Managing Goals – Staying On or Adjusting Your Course



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Setting goals is the first step in turning the invisible into the visible.

– Tony Robbins


Having goals, even a vague idea of one (or more) is the first step. If you have a goal, it means you have an idea of what you want to achieve in life, what you want to do with your time, which is way better than just blundering along hoping to discover what fulfils you by pure chance.

The second important step is writing them down. Pick any book (good ones) on goals or personal development and they will recommend that you write down your goals. The principle behind writing down your goals is the same as journaling. When you write things down, your brain connects with your words, your emotions and your subconscious. I’m sure there is some kind of scientific explanation for it, but I don’t know it. I know from my experience, and having read and heard about other people’s experience. Writing things down works.

What then?

Life has a way of throwing curve balls. Goals have a way of falling off the radar, or losing their urgency. That’s why it is essential to regularly review your goals. 

Here are some things you can do to stay focused on your goals:

Have Big Picture Goals

Is there a particular ambition you have in life? Something that you desperately want to achieve? Perhaps you want to succeed in a particular career, or make a certain amount of money, or send your kids to Ivy league universities. Perhaps you want to retire in style, or travel around the world. What is your big picture goal? The thing that you dream of, and imagine will happen “one day”? These are your big picture goals. Write them down. 

Have Annual Objectives

A year seems like a long-time on January 1st, but then before you know it, Christmas is around the corner again, and you have no idea why 365 days went by so quickly. Each year, have at least one thing that you want to achieve, that will make it seem like your year’s been worthwhile and time well spent.

Don’t get over-ambitious (I’m guilty of this). If you have lots of really difficult goals, you may end up making some progress on all of them, but achieving nothing. Focus on few things that you can dedicate yourself to, that will make a real difference. 

Ensure Your Short-Term Actions Contribute Towards Your Larger Goals

How do you spend your time? What are the items frequently showing up on your to-do list? What percentage of these items contribute towards your larger goals? You need to appreciate time, and remember that the present moment is the only guarantee you have. If you always postpone the things you really want to next week, or next month, you may never get there. 

Remember this: 

Seconds make up minutes. 

Minutes make up hours.

Hours make up days.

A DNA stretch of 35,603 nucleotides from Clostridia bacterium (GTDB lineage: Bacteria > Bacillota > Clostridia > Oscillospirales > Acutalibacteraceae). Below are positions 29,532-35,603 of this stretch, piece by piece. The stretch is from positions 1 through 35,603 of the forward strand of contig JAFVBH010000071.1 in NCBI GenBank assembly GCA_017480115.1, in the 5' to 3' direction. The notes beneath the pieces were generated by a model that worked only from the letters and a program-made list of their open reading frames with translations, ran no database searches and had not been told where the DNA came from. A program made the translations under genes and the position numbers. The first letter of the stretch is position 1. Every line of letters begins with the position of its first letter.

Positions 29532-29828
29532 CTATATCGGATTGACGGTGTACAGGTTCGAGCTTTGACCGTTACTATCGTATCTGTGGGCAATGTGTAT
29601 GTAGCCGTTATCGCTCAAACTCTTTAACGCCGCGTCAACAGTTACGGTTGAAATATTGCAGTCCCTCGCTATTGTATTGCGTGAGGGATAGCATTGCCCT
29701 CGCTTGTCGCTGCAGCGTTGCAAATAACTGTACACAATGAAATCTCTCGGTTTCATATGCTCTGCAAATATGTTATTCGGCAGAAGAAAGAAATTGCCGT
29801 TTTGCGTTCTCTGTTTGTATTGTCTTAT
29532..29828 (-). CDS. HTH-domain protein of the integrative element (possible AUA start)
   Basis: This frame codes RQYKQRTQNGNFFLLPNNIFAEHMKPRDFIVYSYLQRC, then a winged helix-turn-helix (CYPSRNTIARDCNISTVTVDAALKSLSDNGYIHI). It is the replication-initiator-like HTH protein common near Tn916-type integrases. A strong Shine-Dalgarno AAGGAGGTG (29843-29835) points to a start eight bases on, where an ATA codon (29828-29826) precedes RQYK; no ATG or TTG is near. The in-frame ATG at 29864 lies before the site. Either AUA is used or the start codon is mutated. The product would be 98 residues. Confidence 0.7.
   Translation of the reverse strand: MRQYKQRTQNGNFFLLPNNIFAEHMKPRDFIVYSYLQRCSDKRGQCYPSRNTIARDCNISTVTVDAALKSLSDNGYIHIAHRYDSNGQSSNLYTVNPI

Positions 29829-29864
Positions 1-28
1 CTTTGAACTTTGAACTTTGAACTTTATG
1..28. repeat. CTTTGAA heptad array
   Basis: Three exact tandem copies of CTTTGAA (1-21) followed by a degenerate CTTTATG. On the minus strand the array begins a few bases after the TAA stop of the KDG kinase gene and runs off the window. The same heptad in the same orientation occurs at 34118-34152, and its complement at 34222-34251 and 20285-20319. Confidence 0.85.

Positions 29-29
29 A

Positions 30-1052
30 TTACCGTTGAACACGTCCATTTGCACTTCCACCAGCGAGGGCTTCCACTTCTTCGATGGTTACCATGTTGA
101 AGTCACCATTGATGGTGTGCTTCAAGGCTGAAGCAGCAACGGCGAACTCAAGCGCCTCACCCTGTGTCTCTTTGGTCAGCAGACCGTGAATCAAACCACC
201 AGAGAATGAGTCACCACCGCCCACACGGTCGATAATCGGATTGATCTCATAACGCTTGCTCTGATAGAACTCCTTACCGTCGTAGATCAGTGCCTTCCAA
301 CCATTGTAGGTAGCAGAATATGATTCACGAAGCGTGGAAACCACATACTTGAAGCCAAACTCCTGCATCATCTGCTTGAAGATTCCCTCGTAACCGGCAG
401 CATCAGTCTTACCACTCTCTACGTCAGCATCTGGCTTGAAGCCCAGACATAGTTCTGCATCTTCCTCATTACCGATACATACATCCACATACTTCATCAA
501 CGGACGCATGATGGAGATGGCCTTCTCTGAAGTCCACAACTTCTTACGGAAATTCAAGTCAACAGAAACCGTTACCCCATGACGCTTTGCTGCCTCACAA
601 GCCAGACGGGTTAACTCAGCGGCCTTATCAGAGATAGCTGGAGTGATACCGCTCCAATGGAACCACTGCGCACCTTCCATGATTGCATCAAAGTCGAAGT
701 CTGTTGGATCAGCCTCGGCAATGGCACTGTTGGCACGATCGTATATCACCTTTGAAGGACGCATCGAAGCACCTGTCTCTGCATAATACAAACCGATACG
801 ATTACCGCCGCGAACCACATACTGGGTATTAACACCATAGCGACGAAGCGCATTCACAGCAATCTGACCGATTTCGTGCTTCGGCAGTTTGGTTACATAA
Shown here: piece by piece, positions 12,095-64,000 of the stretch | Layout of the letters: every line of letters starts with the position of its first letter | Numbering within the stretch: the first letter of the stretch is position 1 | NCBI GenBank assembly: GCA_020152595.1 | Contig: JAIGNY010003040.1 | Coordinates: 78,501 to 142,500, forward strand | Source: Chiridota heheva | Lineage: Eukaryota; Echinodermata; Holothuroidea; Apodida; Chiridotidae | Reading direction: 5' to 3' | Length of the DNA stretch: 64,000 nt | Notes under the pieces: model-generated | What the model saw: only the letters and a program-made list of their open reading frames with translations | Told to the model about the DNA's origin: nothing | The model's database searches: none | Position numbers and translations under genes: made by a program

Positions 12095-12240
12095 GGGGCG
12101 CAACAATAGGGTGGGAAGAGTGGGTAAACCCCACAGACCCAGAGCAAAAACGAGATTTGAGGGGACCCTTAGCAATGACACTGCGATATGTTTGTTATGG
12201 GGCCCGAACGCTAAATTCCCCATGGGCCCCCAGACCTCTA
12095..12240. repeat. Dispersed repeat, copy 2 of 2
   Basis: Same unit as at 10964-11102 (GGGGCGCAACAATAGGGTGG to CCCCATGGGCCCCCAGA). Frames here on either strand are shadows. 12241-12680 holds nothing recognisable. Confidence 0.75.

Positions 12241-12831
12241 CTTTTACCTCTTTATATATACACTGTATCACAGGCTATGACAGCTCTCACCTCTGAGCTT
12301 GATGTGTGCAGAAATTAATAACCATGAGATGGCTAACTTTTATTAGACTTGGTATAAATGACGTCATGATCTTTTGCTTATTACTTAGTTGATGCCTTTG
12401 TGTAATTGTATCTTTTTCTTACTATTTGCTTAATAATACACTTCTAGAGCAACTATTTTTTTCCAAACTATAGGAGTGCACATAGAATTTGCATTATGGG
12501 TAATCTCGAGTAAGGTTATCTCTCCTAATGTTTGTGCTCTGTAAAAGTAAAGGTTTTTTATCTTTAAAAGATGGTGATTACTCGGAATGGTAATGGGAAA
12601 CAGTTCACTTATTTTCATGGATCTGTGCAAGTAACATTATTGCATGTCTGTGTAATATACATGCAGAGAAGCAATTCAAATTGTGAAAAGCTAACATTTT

Days make up weeks.

Weeks make up months.

Months make up years.

Years make up decades.

So….as highlighted in Kaizen Journaling Manifesto, TIME IS LIFE.

How you spend your time, is how you spend your life. 

If you want to find out just how much time you spend on doing things that are not important to you, track your days for a week. For seven days, straight, make a note of absolutely everything you do with start and end times. Just keep a mini-notepad with you, and you will be able to jot it down. 


07:05 woke up

07:08 – 07:30 – bathroom

07:30 – 07:45 – breakfast

07:55 – 08:15 – commute

But then don’t just write “work” – be specific. See how productively you are spending your time. Break your down in chunks for every single task you do, whether at work or at home, or out socialising. This is to give you an idea of just how many empty pockets of time there are in your days. When you know what you are doing with your time, so that you don’t ask the usual question, “Where did the time go?”, you will be able to have a better control over how you spend your time.

You will be able to have a better control over your goals.


Review Your Goals

This is important. You must review your goals, big picture goals and the sub-goals, regularly. At least once a month. Goals are easy to forget about, or just neglect. Your goals may have even changed without you realising. By reviewing them regularly, you can ensure that you are prioritising the right things, that you are spending your time (and your life) on doing the things that contribute to creating the life you want. 


Goals are the stepping stones. Use them to create your Kaizen Life. Even if your goals change over time, the journey you make towards achieving them, and the skills you learn along the way (such as self-disciplined) will be useful in any new goals you have throughout your life. 


What you get by achieving your goals is not as important as what you become by achieving your goals.

– Henry David Thoreau


Write down your big picture goals. Be very specific, and have a clear idea of what you want your life to be about. Then, create a focus for next 12 months. What do you want your next 365 days to be about? Make it something that you would take you towards your big picture goals.